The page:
When I travel, I’m always amazed at two things: one, why pilots and flight attendants on duty still have to go through security like the rest of us; and two, how I see passengers who get aggressive when crew members cut to the top of the line. Back in July 2008, the Transportation Security Administration started a pilot program called CrewPASS, a system to take properly credentialed pilots out of the regular line and into an expedited queue, via an airport’s exit lane. Three years later, my Aviation Week colleague Jim Ott blogs about how TSA is still “dithering” over easing security for flight crews. You can see my original Towers and Tarmacs blog post on the topic here.
As a student of the aviation industry, I enjoy reading articles and columns on the financial status of airlines. Good friend Bill Swelbar of Swelblog, has written an interesting post on the topic: In The Airline Business We Just Do Not Talk About Balance Sheets Enough. Before deregulation, it was all so easy. The Civil Aeronautics Board handled airline routes, fares and schedules, ensuring everyone could make a comfortable living. But now some 34 years after deregulation, airlines are still fighting over their balance sheets.
As airports continue to search for ways to bring in more non-airline revenue, several have looked to bringing slot machines into their facilities to bring in more cash. New Chicago Mayor Rahm Emanuel is proposing just that for O’Hare and Midway airports, according to Jaunted. Back in February, I wrote a blog post over at Things With Wings on how my hometown airport — BWI — was considering a similar measure. Don’t laugh — slots brought in $25.7 million in FY 2009-10 at Las Vegas’ McCarran International Airport.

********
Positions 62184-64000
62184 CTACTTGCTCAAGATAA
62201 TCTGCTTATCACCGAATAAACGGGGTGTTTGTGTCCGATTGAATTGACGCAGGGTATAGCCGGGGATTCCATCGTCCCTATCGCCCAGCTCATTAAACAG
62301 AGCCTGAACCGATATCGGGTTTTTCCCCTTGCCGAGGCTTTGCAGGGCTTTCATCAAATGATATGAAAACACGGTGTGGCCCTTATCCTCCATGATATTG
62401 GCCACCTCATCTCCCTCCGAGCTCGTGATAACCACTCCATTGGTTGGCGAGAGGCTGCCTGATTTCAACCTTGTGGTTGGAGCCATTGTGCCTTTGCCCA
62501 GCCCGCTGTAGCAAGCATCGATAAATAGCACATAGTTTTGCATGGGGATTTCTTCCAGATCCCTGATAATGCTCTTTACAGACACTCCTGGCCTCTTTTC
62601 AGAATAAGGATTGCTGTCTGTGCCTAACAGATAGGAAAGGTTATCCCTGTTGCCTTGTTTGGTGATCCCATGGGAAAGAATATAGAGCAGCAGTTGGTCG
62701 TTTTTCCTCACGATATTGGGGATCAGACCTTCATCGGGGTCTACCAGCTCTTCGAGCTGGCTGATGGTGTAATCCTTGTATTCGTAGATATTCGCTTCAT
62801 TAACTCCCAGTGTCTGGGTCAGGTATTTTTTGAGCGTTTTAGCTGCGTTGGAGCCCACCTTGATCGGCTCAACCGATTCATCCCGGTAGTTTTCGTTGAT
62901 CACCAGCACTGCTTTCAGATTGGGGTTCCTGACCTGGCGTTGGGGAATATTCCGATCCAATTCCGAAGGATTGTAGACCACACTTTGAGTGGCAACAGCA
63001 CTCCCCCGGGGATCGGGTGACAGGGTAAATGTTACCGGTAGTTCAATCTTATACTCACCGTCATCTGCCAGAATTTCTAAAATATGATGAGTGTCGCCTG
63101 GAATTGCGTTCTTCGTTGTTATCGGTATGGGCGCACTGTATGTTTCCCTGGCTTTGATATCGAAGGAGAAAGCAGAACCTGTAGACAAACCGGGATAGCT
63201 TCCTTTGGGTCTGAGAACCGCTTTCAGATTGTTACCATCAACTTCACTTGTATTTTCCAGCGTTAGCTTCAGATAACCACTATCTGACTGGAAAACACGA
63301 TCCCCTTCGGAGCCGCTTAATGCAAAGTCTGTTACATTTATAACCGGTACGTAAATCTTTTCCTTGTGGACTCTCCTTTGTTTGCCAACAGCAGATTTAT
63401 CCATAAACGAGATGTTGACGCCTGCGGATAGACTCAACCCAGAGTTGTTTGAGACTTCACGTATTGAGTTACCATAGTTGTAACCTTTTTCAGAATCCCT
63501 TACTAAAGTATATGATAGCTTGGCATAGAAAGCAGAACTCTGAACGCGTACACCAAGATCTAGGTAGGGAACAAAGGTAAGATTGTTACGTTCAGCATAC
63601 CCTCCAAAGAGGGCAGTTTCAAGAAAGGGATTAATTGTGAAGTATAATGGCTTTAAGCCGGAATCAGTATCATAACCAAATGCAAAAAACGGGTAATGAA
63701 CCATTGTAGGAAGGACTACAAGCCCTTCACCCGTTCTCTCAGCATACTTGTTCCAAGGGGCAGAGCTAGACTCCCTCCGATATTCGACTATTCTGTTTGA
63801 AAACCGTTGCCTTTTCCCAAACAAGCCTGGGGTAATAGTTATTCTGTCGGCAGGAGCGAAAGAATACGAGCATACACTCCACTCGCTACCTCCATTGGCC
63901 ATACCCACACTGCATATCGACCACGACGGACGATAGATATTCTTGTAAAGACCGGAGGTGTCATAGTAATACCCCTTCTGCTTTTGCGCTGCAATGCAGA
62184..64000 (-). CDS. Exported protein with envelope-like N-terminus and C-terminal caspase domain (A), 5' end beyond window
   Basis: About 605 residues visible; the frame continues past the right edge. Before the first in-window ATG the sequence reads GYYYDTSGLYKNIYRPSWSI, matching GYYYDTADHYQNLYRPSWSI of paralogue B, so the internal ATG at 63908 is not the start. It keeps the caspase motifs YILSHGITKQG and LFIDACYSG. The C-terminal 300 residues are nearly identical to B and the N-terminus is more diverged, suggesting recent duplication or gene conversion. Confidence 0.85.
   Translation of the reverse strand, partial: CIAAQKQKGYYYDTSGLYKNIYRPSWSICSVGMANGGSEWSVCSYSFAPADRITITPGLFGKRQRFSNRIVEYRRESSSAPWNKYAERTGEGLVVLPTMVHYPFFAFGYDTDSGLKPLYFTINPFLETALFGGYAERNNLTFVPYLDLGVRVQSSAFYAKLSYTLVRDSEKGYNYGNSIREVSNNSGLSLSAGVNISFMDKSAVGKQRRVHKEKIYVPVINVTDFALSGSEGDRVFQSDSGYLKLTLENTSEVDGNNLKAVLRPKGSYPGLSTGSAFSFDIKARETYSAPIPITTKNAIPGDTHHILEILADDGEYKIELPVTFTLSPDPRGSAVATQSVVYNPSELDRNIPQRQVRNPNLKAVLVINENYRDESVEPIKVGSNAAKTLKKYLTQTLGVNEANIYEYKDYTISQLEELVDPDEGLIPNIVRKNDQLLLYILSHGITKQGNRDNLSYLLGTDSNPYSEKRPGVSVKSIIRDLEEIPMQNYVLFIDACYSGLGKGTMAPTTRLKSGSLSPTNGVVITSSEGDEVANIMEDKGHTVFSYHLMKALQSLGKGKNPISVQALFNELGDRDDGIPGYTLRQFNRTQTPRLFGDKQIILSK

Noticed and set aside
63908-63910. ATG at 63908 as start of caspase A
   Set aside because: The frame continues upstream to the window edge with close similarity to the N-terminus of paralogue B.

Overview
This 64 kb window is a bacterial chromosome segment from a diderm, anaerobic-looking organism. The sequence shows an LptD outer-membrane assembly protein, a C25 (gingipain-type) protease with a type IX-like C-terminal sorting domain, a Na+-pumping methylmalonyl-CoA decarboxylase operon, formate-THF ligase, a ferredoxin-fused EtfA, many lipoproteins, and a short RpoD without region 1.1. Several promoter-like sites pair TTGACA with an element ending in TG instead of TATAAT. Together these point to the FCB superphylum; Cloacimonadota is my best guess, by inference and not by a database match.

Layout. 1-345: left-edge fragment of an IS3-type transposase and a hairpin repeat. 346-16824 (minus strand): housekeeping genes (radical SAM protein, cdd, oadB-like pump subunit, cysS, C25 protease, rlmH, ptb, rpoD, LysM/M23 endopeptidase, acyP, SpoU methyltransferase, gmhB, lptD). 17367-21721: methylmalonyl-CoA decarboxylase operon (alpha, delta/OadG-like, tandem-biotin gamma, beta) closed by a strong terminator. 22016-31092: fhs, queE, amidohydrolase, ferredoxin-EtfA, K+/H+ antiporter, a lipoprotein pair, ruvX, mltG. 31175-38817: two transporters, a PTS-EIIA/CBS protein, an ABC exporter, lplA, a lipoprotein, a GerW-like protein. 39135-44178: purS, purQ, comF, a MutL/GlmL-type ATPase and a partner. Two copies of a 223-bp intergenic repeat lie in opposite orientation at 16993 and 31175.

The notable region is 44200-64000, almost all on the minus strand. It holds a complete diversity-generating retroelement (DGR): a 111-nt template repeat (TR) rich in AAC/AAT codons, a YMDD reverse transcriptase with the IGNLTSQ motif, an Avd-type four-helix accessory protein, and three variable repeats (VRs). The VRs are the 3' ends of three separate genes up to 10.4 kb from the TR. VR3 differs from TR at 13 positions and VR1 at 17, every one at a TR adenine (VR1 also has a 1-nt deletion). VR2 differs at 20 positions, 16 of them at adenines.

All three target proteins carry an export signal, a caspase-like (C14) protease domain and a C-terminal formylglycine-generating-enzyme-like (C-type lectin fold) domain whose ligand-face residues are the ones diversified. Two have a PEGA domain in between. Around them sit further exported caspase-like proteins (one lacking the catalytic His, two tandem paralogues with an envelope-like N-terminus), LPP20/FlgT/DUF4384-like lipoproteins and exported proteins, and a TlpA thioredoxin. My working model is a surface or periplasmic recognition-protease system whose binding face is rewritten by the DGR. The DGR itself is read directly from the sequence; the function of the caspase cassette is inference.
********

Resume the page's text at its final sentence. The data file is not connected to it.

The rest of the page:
I have many dear friends who happen to be gay. I have been following columnist Dan Savage’s “It Gets Better” campaign, created to help gay teens considering suicide after being bullied over their sexual orientation. No matter what a teen’s orientation, none of them should feel so desperate that they see suicide as their only option. So I was happy to see that American Airlines has become the first carrier to make a video contribution to the project via its GLEAM employee resource group.
We have a bumper crop of crazy in today’s Strange But True Aviation News, with rats on a plane, issues with Virgin Atlantic employees and more problems with TSA screeners. Enjoy!!
I have a deathly fear of heights, but I refuse to let it stand in the way of seeing something exciting or getting a good photo shot. Back in August 2007, I was in Las Vegas working on a story about McCarran International Airport. One of the airport ops directors took me up to the top of their control tower, where I managed to get this great shot (and many more). Enjoy!